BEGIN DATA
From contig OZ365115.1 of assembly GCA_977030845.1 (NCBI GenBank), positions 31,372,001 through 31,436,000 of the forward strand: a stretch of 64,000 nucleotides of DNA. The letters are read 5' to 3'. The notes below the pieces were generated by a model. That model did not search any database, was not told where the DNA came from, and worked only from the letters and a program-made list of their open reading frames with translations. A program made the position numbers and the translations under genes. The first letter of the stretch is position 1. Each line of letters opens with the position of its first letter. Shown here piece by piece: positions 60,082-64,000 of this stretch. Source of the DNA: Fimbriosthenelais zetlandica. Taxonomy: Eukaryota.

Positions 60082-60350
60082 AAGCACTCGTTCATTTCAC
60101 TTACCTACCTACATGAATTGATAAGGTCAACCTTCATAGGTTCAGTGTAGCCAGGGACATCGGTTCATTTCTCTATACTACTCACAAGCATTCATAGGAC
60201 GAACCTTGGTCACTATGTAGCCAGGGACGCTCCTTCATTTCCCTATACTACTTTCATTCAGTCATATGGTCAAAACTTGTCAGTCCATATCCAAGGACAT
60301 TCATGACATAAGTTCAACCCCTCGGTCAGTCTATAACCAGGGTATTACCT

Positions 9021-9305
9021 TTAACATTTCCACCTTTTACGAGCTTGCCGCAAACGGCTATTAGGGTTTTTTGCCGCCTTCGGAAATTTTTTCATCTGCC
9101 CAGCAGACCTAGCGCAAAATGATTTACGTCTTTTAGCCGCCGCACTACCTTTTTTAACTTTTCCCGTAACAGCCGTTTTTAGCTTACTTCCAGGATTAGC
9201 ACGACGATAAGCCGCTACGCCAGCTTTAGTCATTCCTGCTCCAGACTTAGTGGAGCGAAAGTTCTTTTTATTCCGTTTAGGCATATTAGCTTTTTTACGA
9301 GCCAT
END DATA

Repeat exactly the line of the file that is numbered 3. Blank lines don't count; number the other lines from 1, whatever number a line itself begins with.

60082 AAGCACTCGTTCATTTCAC